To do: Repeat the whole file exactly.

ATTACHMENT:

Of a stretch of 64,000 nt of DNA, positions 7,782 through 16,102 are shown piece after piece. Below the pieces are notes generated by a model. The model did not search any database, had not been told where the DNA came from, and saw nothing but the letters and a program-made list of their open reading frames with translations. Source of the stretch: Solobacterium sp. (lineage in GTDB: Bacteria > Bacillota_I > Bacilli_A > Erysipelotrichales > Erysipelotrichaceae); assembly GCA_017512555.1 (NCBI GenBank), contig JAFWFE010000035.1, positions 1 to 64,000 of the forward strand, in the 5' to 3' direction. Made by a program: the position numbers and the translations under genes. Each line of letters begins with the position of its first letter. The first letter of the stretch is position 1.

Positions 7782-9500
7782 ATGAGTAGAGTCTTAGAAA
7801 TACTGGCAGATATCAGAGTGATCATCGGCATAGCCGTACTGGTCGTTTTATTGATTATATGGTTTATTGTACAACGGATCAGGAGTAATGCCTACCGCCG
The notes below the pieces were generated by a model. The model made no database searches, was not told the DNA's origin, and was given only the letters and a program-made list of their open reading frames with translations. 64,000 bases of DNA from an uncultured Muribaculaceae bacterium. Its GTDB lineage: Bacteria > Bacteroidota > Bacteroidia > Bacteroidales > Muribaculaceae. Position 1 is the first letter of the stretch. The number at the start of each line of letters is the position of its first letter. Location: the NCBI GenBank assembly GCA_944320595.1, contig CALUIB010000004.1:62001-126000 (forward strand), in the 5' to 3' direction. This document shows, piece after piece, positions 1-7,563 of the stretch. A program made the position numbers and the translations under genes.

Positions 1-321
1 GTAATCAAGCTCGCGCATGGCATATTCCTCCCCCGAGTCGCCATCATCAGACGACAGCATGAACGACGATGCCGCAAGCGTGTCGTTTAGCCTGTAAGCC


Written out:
Of a stretch of 64,000 nt of DNA, positions 7,782 through 16,102 are shown piece after piece. Below the pieces are notes generated by a model. The model did not search any database, had not been told where the DNA came from, and saw nothing but the letters and a program-made list of their open reading frames with translations. Source of the stretch: Solobacterium sp. (lineage in GTDB: Bacteria > Bacillota_I > Bacilli_A > Erysipelotrichales > Erysipelotrichaceae); assembly GCA_017512555.1 (NCBI GenBank), contig JAFWFE010000035.1, positions 1 to 64,000 of the forward strand, in the 5' to 3' direction. Made by a program: the position numbers and the translations under genes. Each line of letters begins with the position of its first letter. The first letter of the stretch is position 1.

Positions 7782-9500
7782 ATGAGTAGAGTCTTAGAAA
7801 TACTGGCAGATATCAGAGTGATCATCGGCATAGCCGTACTGGTCGTTTTATTGATTATATGGTTTATTGTACAACGGATCAGGAGTAATGCCTACCGCCG
The notes below the pieces were generated by a model. The model made no database searches, was not told the DNA's origin, and was given only the letters and a program-made list of their open reading frames with translations. 64,000 bases of DNA from an uncultured Muribaculaceae bacterium. Its GTDB lineage: Bacteria > Bacteroidota > Bacteroidia > Bacteroidales > Muribaculaceae. Position 1 is the first letter of the stretch. The number at the start of each line of letters is the position of its first letter. Location: the NCBI GenBank assembly GCA_944320595.1, contig CALUIB010000004.1:62001-126000 (forward strand), in the 5' to 3' direction. This document shows, piece after piece, positions 1-7,563 of the stretch. A program made the position numbers and the translations under genes.

Positions 1-321
1 GTAATCAAGCTCGCGCATGGCATATTCCTCCCCCGAGTCGCCATCATCAGACGACAGCATGAACGACGATGCCGCAAGCGTGTCGTTTAGCCTGTAAGCC